The Sunshine State, now with 29 big electoral votes (up from 25 when it decided Bush v. Gore in 2000), may in two years tip the election again. But in the meantime, this year’s gubernatorial race is providing clues about what will push Floridians’ buttons in 2016.
Party lines will be important in the race between incumbent Republican governor Rick Scott and former-Republican-governor-turned-Democratic-challenger Charlie Crist. Each candidate is winning substantial support from his respective party. Nevertheless, in the latest poll of likely voters, a full 9 percent of them remain undecided.
Overall, polls give Scott a slight edge, for two reasons: Florida’s economy is flourishing, and the state GOP is backing him with a strong ground game. Crist, meanwhile, must persuade Florida’s savvy Dems that he is the Democrat he says he is, not the Republican they knew him to be for so many years.
Here are the five key factors in this year’s contest:
1) The booming economy and tax relief may trump all else.
Floridians are back at work. In less than four years’ time, the Florida economy has turned around, with more than 640,000 private-sector jobs added and unemployment down by nearly 5 percent. The state has also benefited from an about-face in the housing market. Once Ground Zero for residential foreclosures, Florida now sees its residential property values growing at double the national average. Florida’s tourist business served 95 million visitors in 2013. This steady stream of good news, combined with high consumer confidence, might well hand Rick Scott a second term.
It wasn’t that Scott just got lucky. He can point to policies that helped to spur this recovery. He promoted a friendlier regulatory climate that is attracting companies to relocate to the Sunshine State. Scott cut taxes some 40 separate times; while Crist was in office, he raised them by $2.2 billion. The governor’s $400 million vehicle-fee tax cut just came into effect, saving drivers some $25 each on the cars they drive to the polls on Election Day. In a bid to attract blue-collar jobs, Florida has also eliminated taxes on manufacturing equipment and machines.
2) Scott has shown a commitment to full-time governance.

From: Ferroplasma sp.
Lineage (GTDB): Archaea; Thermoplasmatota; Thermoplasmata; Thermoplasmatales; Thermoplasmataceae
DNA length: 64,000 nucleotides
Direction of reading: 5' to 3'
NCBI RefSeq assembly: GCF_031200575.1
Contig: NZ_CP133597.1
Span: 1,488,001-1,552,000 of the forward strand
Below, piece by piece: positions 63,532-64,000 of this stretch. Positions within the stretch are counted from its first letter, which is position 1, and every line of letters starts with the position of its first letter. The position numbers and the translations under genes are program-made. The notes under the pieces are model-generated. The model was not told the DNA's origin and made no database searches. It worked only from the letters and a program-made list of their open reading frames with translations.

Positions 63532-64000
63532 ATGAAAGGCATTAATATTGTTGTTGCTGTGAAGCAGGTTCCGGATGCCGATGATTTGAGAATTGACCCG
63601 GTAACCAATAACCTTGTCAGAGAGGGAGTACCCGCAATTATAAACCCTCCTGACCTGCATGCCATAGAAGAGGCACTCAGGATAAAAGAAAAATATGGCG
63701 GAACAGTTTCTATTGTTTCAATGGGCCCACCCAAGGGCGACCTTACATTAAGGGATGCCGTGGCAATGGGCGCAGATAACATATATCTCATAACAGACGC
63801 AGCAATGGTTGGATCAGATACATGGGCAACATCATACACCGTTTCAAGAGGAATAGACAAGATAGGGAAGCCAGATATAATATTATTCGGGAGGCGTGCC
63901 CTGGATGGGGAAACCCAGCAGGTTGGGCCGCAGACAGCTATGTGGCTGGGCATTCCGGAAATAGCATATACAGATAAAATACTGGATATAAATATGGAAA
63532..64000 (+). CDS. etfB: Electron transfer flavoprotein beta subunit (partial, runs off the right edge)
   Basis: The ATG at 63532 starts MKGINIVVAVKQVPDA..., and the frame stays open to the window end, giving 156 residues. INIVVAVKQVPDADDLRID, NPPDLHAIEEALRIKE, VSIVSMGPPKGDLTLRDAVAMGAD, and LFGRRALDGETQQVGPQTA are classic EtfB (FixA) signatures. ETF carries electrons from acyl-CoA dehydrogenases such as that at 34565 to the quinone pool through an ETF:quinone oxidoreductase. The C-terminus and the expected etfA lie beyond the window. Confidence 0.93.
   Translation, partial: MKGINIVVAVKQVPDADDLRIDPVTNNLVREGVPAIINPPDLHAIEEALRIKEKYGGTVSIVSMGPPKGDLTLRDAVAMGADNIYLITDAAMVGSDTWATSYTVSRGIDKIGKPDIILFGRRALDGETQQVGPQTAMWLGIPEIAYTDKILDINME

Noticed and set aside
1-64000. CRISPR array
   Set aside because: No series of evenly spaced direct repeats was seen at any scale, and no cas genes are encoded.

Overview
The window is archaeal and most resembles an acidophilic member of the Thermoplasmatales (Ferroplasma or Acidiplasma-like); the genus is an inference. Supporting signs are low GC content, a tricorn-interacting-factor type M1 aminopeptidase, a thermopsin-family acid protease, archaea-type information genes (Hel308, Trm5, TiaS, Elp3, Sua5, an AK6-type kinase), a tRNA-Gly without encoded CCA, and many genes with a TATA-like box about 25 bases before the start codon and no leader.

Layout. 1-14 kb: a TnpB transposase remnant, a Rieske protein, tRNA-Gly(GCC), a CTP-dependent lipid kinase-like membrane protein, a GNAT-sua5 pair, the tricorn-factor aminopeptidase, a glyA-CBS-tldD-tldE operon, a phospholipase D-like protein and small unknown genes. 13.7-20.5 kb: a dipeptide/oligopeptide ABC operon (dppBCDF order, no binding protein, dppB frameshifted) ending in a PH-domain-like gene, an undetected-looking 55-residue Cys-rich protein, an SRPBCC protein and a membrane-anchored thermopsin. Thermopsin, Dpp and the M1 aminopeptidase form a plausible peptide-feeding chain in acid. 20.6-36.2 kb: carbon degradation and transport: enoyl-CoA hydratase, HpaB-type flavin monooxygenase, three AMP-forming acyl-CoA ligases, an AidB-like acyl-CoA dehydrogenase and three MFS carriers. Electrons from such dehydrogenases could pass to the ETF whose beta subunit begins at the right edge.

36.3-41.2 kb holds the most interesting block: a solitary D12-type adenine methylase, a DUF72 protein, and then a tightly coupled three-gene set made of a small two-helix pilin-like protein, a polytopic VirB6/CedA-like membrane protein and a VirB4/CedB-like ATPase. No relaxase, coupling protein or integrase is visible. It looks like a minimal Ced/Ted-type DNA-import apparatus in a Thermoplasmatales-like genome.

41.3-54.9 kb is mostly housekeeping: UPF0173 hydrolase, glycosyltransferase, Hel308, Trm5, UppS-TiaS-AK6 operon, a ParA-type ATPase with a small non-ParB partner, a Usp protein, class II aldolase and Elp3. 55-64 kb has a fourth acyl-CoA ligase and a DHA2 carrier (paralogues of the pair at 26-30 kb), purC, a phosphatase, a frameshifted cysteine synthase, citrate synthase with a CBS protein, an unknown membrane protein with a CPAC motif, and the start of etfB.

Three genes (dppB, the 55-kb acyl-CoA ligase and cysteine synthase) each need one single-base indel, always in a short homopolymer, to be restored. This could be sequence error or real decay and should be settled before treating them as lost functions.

Most Floridians realize that Scott, since the day he became governor, has stayed focused on governing. Committed liberals might disagree with his policies, but no one takes issue with Scott’s dogged promotion of Florida as a place to do business.
In contrast, Crist’s time in office saw him constantly looking outside the state. First, Crist sought to position himself as a potential Republican nominee for vice president, which occupied much of his second year as governor. After that didn’t pan out, Crist ran for the United States Senate. When it was clear he could not win as a Republican, Crist changed parties and finished his run as an independent. This occupied nearly the last two years of Crist’s term as governor. During these two years, Florida’s economy ran on the rocks and nearly sank. Unemployment skyrocketed, the real estate market plummeted and confidence was shaken — while Crist did little but seek higher office for himself.
3) The minority turnout looms large.
Florida’s vibrant and diverse Latino community will unquestionably be of great significance. Both Scott’s and Crist’s running mates are of Hispanic descent, but that is where the resemblance ends.
Lieutenant Governor Carlos Lopez-Cantera, recently sworn in, may never have previously won a statewide election, but he was majority leader in the Florida House of Representatives for eight years, representing Miami-Dade, and before that he served as a county official. Crist’s running mate is Miami-Dade Democratic-party chairwoman Annette Taddeo-Goldstein, who has never held elected office — once losing to popular South Florida GOP representative Ileana Ros-Lehtinen.